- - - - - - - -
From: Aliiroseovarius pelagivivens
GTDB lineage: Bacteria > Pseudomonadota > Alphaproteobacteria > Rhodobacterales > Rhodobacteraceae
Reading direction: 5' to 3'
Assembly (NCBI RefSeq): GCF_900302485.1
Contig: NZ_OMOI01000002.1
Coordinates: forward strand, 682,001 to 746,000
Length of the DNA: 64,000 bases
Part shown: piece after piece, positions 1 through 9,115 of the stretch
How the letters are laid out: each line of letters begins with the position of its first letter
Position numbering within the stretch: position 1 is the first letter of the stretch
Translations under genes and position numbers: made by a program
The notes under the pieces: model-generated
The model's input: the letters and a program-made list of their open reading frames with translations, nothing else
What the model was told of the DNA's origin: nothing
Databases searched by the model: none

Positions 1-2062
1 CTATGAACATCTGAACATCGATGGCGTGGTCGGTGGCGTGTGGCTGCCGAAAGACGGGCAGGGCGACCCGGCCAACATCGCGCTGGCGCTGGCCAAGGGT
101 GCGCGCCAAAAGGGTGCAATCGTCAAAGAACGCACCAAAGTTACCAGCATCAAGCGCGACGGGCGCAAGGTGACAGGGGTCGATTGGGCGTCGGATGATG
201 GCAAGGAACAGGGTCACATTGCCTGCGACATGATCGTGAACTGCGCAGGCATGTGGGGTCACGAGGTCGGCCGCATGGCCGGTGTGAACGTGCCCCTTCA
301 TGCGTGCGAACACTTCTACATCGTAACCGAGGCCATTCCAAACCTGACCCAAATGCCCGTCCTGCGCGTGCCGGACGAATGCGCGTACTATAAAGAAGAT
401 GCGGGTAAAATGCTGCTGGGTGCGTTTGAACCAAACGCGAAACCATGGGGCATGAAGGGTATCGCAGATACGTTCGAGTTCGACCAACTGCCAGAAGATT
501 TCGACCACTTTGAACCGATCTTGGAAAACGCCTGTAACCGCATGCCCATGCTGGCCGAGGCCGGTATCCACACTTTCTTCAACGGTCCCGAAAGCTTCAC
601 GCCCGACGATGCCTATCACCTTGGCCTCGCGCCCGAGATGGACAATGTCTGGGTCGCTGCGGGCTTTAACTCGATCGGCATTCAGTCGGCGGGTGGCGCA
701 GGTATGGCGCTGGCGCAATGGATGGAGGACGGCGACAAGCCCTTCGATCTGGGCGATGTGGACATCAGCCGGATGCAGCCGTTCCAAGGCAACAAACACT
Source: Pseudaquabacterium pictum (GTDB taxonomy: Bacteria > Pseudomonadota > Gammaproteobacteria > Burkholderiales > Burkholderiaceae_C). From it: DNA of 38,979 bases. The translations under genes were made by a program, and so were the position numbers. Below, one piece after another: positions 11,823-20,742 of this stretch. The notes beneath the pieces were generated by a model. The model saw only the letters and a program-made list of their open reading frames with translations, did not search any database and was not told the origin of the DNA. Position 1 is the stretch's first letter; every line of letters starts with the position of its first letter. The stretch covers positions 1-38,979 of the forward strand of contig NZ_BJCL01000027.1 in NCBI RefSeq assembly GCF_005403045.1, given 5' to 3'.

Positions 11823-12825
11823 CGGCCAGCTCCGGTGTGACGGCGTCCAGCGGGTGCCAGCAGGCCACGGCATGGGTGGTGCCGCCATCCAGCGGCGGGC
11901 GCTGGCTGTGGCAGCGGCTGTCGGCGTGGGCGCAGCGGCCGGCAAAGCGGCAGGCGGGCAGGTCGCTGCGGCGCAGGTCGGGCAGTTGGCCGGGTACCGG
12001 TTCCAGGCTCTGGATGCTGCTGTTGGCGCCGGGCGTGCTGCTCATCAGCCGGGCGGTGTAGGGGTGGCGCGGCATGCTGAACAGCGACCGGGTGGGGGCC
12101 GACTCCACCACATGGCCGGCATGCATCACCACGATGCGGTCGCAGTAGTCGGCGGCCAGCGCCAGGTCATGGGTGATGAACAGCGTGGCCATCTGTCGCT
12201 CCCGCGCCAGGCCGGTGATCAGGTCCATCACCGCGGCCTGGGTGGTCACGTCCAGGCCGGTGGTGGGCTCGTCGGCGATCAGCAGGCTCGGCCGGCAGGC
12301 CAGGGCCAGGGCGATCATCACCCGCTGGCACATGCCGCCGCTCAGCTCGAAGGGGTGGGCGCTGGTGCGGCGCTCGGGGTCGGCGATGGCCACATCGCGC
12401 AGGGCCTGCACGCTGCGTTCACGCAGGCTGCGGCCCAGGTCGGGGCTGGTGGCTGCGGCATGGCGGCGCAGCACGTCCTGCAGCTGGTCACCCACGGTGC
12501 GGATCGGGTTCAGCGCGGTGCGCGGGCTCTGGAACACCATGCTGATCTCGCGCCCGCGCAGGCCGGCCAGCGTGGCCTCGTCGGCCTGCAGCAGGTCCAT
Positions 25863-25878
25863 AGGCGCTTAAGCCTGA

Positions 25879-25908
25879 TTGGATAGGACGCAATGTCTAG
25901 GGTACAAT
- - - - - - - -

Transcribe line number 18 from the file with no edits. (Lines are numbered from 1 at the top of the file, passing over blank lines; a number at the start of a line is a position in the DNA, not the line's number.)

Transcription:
101 GCGCGCCAAAAGGGTGCAATCGTCAAAGAACGCACCAAAGTTACCAGCATCAAGCGCGACGGGCGCAAGGTGACAGGGGTCGATTGGGCGTCGGATGATG